In a recently published Harvard Business Review article, Strategic Communication Lecturer Jenny Fernandez answers the question many ask when starting a new role: “How can I hit the ground running, add value, and be recognized?” While securing a “quick, early win,” is important, Fernandez posits it is just as crucial for success to foster relationships with your colleagues and direct reports. “The best managers achieve both results and build strong relationships,” Fernandez contends.
Fernandez, a marketing executive, leadership coach, and lecturer, has over twenty years of managing multi-million-dollar organizations. The first key to building professional relationships, she argues, is creating a foundation of trust. In leadership positions, this could mean prioritizing one-on-one meetings with each member of your team. Exchanging advice, discussing goals, and learning each other’s motivations and expectations will set a standard for communication and trust. This can also be done with more senior executives, as Fernandez argues, “Asking for advice and sharing this level of vulnerability will help you earn their respect. They need to know you value their expert opinion, are looking out for their interests, and will share the success.”
The second tip is to “be open to being influenced.” Fernandez suggests this can be as simple as putting your phone on silent mode during meetings to fully focus and practice active listening. She encourages, especially in difficult conversations, to “know that you don’t have to have the last word on everything” and “listen more than you talk.” Fernandez emphasizes, “Asking for your team’s opinions, being open to other alternatives, and listening to understand and expand your perspective sends the right leadership signal.”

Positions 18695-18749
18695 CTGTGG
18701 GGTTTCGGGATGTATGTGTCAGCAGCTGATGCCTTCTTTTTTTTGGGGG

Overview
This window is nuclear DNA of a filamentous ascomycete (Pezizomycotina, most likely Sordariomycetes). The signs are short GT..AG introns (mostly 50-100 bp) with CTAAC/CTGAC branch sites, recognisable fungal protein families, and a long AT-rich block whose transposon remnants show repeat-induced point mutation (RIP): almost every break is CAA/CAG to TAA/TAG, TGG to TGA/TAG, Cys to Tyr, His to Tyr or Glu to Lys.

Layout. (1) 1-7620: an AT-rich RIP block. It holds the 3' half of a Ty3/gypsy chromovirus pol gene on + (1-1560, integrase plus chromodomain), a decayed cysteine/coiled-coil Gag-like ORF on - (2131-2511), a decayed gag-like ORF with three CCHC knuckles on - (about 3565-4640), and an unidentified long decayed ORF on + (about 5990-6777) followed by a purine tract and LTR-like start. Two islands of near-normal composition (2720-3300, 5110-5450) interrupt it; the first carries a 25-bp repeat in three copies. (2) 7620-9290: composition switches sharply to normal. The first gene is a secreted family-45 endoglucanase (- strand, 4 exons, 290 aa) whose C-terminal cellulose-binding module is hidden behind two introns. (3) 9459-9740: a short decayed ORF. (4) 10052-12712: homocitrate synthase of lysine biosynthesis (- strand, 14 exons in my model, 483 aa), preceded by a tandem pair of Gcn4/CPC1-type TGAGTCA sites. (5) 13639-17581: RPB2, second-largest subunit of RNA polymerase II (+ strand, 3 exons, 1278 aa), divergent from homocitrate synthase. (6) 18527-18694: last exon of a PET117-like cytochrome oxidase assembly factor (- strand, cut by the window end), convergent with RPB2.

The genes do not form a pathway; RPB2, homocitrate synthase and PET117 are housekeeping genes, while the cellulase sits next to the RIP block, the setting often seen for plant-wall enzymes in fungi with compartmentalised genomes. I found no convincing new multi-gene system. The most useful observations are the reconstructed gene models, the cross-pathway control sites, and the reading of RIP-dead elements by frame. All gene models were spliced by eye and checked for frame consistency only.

Finally, Fernandez advises to “adapt your message to your audience.” To grow your influence, “you need to win both hearts and minds,” and Fernandez believes the way one communicates is of utmost importance in that pursuit. Figuring out the communication style of a boss or direct report will allow you to convey your ideas successfully and increase your impact.
“Most of us have a preferred method of communication that is specific to our style and tends to favor either the heart (like telling a story to make your point) or the mind (like providing lots of evidence to support your point). But you need to craft a message with your audience in mind to address their specific needs and ensure they hear what you are trying to say.”
Read the full Harvard Business Review article, co-authored by Luis Velasquez, here.